Cotton Breeding Australia
Genetic and physiological characterisation of cotton sodicity tolerance
Much of Australian cotton is grown on sodic soils with very high clay content and high pH. Excessive Na+ in the soils has a detrimental impact on cotton nutrient uptake and use, and can cause nutrient related stresses and reduce nutrient use efficiency, particularly for K and P.
The effects of Na might limit further increases in yield, so breeding cotton with reduced Na uptake is important to increase cotton sodicity tolerance, to maximise yield and its stability as well as to increase K and P use efficiency.
This is a new PhD training project due to commence in 2019 and aims to gain a better understanding of the Na exclusion mechanism and to identify molecular markers for the trait to facilitate more rapid introgression in the breeding program.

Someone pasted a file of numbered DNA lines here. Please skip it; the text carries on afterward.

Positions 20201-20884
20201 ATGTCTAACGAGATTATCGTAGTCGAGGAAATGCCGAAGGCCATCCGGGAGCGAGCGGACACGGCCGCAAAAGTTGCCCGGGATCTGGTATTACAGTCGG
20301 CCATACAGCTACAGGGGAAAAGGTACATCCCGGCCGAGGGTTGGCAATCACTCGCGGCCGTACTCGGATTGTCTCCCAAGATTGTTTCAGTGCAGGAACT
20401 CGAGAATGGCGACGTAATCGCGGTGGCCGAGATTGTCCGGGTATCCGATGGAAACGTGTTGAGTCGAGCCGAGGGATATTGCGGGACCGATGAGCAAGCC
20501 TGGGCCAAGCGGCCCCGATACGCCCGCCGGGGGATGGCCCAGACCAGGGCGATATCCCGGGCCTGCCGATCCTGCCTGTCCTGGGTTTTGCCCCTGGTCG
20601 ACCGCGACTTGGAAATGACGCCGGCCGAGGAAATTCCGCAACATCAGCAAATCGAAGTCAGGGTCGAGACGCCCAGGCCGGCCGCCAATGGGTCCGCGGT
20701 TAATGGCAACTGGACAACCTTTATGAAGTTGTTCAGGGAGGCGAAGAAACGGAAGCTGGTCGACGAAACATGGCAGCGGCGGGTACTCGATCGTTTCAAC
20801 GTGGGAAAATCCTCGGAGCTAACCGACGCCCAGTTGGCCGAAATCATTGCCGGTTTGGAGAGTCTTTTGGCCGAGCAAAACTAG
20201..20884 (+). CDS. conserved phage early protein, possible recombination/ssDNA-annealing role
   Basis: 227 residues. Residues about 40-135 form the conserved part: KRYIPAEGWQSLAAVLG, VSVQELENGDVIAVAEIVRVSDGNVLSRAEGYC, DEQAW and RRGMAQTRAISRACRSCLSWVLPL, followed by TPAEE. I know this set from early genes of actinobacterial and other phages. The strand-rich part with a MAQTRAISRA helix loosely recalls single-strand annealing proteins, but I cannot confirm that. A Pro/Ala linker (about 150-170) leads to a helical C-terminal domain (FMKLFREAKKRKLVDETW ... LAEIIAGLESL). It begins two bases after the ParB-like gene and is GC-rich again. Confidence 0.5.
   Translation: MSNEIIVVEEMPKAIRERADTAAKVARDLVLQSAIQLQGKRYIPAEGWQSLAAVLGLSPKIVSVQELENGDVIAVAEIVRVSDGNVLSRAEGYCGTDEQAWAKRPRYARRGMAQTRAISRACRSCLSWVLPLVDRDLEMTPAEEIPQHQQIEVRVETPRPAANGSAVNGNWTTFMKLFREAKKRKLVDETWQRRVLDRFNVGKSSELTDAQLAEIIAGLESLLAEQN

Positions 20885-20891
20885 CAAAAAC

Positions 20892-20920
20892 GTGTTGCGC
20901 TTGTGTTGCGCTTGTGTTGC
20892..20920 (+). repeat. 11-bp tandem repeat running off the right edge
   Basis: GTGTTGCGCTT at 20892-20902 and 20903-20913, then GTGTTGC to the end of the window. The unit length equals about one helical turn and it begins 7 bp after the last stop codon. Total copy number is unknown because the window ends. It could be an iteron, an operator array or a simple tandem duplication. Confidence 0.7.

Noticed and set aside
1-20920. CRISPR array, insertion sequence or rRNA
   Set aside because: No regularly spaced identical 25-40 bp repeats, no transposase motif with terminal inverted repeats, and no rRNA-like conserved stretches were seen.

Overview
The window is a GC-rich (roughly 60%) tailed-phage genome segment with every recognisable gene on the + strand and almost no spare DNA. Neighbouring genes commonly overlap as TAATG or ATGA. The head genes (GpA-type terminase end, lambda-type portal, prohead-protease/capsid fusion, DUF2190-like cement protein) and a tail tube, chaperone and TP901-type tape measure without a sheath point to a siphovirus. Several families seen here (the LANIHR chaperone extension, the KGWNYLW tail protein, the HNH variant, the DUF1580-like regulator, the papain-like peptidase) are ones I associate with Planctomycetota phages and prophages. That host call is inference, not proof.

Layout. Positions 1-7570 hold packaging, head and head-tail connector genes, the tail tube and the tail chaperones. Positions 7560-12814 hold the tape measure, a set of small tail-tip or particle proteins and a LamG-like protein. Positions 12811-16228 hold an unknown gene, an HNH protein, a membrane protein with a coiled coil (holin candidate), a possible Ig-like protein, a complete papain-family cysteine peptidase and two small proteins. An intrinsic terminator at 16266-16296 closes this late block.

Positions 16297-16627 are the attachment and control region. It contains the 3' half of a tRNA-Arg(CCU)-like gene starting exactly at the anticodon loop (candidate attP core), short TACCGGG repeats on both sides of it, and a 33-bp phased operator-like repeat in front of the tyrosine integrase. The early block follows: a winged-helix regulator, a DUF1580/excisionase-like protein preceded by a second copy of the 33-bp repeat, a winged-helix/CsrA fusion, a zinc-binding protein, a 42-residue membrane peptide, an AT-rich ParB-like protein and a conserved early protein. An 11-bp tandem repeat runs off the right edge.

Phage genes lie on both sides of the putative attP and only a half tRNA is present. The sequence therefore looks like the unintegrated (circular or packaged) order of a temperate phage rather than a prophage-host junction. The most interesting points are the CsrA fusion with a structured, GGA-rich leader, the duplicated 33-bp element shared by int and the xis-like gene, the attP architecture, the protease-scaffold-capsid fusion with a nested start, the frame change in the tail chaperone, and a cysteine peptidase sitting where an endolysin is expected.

The key outcomes from this joint project on cotton genetics and nutrient use efficiency between CSIRO [via CBA] and Western Sydney University (WSU) are threefold:
- new rapid screening tools for identifying sodicity tolerant cotton breeding lines;
- new scientific evidence on mechanisms of cotton sodicity tolerance;
- new research capacity of applying advanced plant physiology tools in cotton abiotic stress research.